Yesterday, the Minnesota Supreme Court denied justice to the Anishinaabe people, declining to review an appalling decision by the Court of Appeals.
On June 3, the Appeals Court decided to require an assessment of the potential of oil spill impacts on Lake Superior, but that there was no need to conduct a tribal cultural impact study on the proposed Enbridge Line 3 in northern Minnesota.
This tar sands pipeline is proposed in a new corridor across 41 wild rice watersheds. This decision allows state agencies to forgo on-the-ground surveys before permitting construction projects that may destroy native cultural properties.
Honor the Earth, the Red Lake, White Earth and Mille Lacs Band of Ojibwe, and the Environmental Law and Policy Center each petitioned the Supreme Court to review the Court of Appeal’s disregard for native rights.
” I’m profoundly saddened that the Court believes that the rights of a Canadian multinational corporation should override the Anishinaabe people and the waters of this land”, Winona LaDuke of Honor the Earth stated. “We will continue to face Enbridge in every legal corner, and watch as divestment from the tarsands continues, and renewable energy serves more Americans and Anishinaabe.”
The Enbridge Line 3 project remains stalled in the Courts, as the Appeals Court did rule on June 3, that the state Environmental Impact Statement had failed to address the potential impact of a spill on Gichi Gummi, Lake Superior.
That plan, including the Coast Guard’s analysis ( that agency is also facing a potential oil spill in the eastern Great Lakes- Mackinac) is a complex process. There are also a number of state permits required.
On August 8, 2018, the Bands filed a Petition for Writ of Certiorari to the Minnesota Court of Appeals. On June 3, 2019, the Court of Appeals issued its opinion finding that the EIS was inadequate on the limited grounds that it did not address the potential impact of an oil spill into the Lake Superior watershed. But it rejected the Band’s argument that the EIS was inadequate because it failed to include a complete analysis of the potential impacts to Traditional Cultural Properties (TCPs) of the Bands. Today’s action by the Supreme Court refused to even hear arguments on this claim.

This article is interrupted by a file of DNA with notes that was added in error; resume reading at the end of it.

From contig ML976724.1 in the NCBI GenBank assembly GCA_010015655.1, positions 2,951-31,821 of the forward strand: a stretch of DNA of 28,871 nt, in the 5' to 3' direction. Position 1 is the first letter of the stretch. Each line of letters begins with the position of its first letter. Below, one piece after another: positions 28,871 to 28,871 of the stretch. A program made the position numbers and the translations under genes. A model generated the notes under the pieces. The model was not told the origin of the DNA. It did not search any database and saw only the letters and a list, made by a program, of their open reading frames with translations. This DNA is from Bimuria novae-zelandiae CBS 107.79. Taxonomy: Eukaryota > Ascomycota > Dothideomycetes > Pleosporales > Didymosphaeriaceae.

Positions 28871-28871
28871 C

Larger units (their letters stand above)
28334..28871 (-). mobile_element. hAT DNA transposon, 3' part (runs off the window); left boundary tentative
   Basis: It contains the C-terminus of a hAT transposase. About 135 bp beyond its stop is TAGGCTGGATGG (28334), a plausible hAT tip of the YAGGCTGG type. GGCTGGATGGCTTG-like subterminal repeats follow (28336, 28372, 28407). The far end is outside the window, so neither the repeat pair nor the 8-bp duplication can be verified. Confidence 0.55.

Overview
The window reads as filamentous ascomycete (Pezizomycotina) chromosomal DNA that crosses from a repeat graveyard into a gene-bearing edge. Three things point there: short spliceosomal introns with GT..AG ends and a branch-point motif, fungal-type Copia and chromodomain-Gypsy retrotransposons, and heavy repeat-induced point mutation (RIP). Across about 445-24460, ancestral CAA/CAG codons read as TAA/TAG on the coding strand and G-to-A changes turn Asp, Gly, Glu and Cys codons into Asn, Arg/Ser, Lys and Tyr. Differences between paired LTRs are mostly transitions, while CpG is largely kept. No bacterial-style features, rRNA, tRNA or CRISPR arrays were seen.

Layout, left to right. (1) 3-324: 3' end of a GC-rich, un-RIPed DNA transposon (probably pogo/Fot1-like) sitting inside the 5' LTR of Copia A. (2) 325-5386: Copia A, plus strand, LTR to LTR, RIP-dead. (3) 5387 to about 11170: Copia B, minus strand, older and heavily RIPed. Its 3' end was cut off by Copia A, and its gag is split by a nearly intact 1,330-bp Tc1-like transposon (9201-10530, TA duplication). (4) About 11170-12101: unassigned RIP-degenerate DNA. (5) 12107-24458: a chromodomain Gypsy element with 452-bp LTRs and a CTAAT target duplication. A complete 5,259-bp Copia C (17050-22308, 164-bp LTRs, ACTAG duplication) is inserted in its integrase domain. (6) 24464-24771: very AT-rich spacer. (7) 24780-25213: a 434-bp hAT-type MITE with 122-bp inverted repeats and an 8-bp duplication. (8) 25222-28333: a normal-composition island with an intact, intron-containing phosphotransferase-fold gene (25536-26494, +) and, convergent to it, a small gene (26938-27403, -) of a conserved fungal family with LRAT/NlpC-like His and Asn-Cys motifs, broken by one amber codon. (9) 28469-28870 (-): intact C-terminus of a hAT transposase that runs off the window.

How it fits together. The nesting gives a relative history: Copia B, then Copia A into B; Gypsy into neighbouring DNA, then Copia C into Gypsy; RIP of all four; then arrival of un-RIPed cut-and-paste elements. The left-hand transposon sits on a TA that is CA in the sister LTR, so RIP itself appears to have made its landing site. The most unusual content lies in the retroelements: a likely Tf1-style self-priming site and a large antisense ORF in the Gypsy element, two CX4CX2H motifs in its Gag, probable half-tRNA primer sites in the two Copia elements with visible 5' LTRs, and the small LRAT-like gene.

According to White Earth attorney, Frank Bibeau, and language in the Supreme Court petition, the Bands emphasized that many of these resources are not identifiable through standard written archaeological and historical sources. Instead, they require on-the-ground surveys, because archaeological records are not comprehensive.
In preliminary documents, the PUC committed to identify cultural resources, including archaeological resources, historic resources, and sacred places in the EIS. These should have been evaluated via actual on-the-ground surveys for Enbridge’s preferred route and route alternatives, so that the PUC could chose the route with the least impact on native peoples. Instead, the PUC relied on incomplete paper records before choosing a route and finding a need to build a new pipeline to feed overseas exports. According to federal data, the US now exports 8.7 million barrels of oil every day. This volume amounts to 42 percent of total US domestic consumption and is over three times more oil than are brought into the US by Enbridge from Canada. The PUC found that the State of Minnesota preferred to support additional exports rather than protect Minnesota’s Anishinaabe people from the harm caused by the Line 3.
“We completely disagree with the Supreme Court’s decision, since it opens the door to destruction of native properties and cultural and religious resources,” said Winona LaDuke, Co-founder and Executive Director of Honor the Earth. She added, “This decision has statewide impact because treaty and legally protected native properties are found throughout Minnesota and are likely to be affected by future projects. This harmful decision is just one more in a long series of hostilities to native peoples, founded in Minnesota’s historical attempted genocide. Today’s Supreme Court decision ignores the rights of the Anishinabe to mineral, animal, botanical, air, water, land, timber, soil, quietude, recreational, and historic resources, including the rights of Menomin, which is now legally protected under Tribal law. Ultimately, today’s ruling undermines the Anishinabe way of life in our own Treaty lands.”
For more information – or to interview Frank Bibeau and or Winona LaDuke about the Supreme Court decision – please contact Martin Keller, Media Savant Communications, 612-729-8585, email@example.com
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